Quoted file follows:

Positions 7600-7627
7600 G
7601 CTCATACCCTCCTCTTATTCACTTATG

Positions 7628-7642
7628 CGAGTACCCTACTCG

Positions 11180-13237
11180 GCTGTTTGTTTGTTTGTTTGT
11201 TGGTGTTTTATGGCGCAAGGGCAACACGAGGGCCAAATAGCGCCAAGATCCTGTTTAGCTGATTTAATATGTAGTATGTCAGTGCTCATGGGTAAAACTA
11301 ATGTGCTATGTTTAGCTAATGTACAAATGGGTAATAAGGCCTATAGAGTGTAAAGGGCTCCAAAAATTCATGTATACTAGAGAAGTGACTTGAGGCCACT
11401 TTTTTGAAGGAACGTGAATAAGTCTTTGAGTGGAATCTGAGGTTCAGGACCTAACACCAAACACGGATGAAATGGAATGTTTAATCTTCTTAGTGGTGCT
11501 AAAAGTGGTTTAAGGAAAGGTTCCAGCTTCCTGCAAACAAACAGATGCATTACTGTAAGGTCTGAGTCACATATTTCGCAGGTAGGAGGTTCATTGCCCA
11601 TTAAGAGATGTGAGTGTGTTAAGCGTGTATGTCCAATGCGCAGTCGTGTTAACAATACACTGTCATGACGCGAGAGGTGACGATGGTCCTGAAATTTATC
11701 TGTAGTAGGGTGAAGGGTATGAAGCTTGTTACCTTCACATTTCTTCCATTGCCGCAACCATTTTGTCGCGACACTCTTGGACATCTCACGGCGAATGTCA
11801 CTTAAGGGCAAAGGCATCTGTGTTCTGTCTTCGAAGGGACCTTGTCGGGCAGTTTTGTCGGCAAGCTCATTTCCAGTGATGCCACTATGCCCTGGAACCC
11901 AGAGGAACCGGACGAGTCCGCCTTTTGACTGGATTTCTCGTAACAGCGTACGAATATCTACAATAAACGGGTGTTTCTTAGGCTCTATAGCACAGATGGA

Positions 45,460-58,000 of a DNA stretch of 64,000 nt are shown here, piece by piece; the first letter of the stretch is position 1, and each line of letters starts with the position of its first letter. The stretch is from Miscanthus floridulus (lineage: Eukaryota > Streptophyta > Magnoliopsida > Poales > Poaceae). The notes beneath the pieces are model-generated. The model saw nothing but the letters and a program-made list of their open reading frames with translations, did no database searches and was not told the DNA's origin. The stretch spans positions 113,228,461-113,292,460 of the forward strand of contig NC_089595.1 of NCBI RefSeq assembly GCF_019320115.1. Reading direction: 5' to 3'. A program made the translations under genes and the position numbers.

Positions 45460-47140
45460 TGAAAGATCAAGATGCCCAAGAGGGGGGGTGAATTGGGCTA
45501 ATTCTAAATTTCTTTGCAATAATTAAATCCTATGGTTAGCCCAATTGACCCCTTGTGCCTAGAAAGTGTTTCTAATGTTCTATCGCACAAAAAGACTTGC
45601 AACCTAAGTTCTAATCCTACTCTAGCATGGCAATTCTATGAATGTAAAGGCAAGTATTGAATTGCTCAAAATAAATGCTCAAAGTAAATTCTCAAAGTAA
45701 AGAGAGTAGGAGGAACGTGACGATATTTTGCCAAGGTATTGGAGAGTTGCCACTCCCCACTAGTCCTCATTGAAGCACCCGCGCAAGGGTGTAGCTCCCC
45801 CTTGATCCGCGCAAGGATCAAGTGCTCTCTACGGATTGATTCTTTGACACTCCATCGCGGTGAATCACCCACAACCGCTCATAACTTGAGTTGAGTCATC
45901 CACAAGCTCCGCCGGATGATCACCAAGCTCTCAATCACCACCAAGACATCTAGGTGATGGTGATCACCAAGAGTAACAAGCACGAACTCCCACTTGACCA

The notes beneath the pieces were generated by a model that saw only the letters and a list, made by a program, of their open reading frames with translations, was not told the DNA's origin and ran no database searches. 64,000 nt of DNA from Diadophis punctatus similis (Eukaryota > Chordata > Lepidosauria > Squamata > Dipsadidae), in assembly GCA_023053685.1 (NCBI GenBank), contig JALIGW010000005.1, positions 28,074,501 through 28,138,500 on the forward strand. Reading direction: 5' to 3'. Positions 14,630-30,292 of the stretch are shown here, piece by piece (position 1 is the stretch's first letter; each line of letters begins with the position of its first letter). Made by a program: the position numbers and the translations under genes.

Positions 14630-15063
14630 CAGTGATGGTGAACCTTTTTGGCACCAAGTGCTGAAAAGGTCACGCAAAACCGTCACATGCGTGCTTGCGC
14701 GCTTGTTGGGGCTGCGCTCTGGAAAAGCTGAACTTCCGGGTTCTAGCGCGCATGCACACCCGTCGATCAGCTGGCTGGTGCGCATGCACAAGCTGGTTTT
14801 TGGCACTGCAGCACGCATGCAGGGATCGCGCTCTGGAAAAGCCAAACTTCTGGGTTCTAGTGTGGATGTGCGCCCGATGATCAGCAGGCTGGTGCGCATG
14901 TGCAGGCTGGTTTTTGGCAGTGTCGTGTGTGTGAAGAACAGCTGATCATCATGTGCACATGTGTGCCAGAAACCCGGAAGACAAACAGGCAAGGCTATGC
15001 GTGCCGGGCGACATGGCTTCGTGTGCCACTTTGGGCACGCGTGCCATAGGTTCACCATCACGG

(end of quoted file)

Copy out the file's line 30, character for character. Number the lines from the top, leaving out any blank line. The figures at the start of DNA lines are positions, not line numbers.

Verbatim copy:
15001 GTGCCGGGCGACATGGCTTCGTGTGCCACTTTGGGCACGCGTGCCATAGGTTCACCATCACGG